As the tide turned and attachment theory grew, popular parenting philosophies shifted. Dr. Spock gave the shocking news that parents should toss out rigid schedules, saying, “Trust yourself” and “There is no such thing as too much love.” Parents listened.
Enter the Attachment Parenting Philosophy
So when Dr. Sears coined the term “attachment parenting” in the 1980’s, it wasn’t a revelation, it was a new presentation of ideas that had been around for decades. The idea that babies thrive on cuddles, responsiveness, and a caregiver they trust was something doctors and researchers before them had been saying for a long time.
What is it, then, about the philosophy that causes so much tension? For one, attachment parenting has the reputation of having a gold standard – involving around-the-clock baby-wearing, nursing on demand, and co-sleeping – all of which make many moms feel like they can never do enough. But there is nothing in the research that says any of these individual practices make or break your relationship with your child. Attachment theory (and our good old-fashioned parenting instincts) says to touch, to respond, and to be consistent. But how you do that – share sleep, tickle and roughhouse, holds hands, read books – can be as individual as each parent’s relationship with their child. It’s not as important how we make contact with our children as it is whether we make contact.
Recent neuroscience is teaching us even more. For example, Dr. Allan Schore of UCLA, one of the leading researchers in the field, has shown how a young child’s right brain (housing the emotional centers) is affected by interactions with mom and dad. A responsive, soothing parent literally helps build the child’s emotion-regulation centers (later key to our kids learning empathy and building relationships).
But Schore also explains that attachment is a two-way street, and babies are exquisitely tuned in to their parents’ emotions as well. To me, this means that mom and dad’s self care is really important, because our little ones are always picking up on our feelings. Of course we give our newborns 24/7 attention (while we forget to eat or take a shower), but as the months and years go on, tending to our own happiness doesn’t necessarily detract from healthy attachment, it might actually be integral to it.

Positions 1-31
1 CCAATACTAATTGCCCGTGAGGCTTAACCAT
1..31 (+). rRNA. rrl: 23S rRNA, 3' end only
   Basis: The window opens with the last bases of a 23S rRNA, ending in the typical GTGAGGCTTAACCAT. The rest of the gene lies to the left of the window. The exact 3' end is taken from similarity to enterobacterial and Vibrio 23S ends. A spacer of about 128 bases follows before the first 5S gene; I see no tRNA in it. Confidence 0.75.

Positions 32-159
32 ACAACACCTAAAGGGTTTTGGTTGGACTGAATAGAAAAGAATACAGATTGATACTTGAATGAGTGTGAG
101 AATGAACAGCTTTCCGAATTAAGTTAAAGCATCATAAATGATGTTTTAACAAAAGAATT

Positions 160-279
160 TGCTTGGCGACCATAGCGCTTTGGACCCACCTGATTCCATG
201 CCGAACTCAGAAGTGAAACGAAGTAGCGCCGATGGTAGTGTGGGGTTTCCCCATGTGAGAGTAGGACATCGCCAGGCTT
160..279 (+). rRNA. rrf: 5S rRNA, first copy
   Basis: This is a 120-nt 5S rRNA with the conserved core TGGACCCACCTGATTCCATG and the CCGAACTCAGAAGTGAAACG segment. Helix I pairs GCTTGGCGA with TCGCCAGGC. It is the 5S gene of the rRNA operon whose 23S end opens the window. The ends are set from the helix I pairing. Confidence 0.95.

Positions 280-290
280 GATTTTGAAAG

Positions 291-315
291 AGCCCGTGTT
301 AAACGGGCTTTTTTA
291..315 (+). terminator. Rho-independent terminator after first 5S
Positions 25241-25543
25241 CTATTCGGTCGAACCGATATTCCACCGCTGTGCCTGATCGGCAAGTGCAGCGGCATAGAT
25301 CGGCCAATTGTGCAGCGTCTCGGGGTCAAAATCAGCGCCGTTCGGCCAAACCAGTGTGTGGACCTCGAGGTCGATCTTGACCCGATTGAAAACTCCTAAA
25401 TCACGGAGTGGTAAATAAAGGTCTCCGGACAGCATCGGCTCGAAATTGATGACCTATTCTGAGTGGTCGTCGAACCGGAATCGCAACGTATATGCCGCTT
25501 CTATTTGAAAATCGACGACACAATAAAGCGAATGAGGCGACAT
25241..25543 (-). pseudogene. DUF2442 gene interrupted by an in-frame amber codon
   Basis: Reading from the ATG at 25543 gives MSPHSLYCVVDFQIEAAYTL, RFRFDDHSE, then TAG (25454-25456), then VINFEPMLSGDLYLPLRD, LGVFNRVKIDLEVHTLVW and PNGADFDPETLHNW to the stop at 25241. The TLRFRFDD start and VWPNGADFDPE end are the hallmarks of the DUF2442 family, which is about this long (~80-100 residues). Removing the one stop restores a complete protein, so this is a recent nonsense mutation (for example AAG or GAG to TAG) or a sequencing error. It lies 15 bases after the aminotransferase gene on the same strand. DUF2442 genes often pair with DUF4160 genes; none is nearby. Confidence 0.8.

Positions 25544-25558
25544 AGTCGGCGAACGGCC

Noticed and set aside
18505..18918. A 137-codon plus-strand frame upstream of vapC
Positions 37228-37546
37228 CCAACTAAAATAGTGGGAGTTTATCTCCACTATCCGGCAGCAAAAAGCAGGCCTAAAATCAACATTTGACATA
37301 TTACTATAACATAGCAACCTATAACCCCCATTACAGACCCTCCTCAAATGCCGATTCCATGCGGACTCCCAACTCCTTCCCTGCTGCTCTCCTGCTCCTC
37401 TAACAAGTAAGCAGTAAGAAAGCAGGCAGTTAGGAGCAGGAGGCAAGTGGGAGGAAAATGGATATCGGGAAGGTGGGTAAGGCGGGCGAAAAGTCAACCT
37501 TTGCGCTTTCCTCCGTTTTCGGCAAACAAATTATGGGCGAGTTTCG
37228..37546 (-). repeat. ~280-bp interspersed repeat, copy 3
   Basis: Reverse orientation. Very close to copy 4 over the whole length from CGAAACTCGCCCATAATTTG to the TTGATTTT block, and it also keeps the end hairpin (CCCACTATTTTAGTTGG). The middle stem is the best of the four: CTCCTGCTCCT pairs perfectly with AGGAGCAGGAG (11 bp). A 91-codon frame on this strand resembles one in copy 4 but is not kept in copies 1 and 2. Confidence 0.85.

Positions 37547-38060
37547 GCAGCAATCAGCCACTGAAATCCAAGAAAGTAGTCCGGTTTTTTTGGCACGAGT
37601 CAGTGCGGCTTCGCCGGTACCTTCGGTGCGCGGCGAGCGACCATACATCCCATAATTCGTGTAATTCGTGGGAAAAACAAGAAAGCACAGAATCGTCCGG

In fact, one of the cornerstones of attachment theory is that the parent is a “secure base” – a concept developed by Mary Ainsworth in the 1970’s. Mom or dad is the stable, consistent, available source of comfort that the child will check in with, and then he or she will get busy exploring the world. Seen from this vantage, sleep training my son actually helped my attachment to him because I ultimately had more energy and attention to offer.
Julie Wright, MFT, who runs popular mommy-and-me classes in Los Angeles, says that a lot of moms in her groups struggle with the idea that attachment means having to constantly be “on” with their babies: “I hear a collective sigh of relief when I talk about giving yourself and your baby some space.”
But not only is space okay, Wright believes it’s actually fundamental to the baby’s development. “You know those adults who can’t stand to be alone?” she jokes. “I believe it starts early. We want our babies to develop the capacity to self-regulate.”
She has started to use the word “attuned” instead of “attached,” precisely because a lot of moms associate “attached” with constant interaction. “If your baby is cooing and playing with her feet in her crib, then maybe scooping her up isn’t what the moment calls for. What she’s telling you is that she’s happily exploring on her own.”
It’s unfortunate that attachment has become synonymous with one particular parenting philosophy, because the concept doesn’t belong to the followers of Dr. Sears alone nor does it need to imply a particular set of lifestyle choices or parenting practices. Our kids’ happiness does not hinge on any one “technique” in our parenting repertoire. Strong relationships are built in the subtle interactions and moments we have together – the eye contact, the giggles, the soothing touches. That’s how we get to know our kids and see their little budding personalities grow.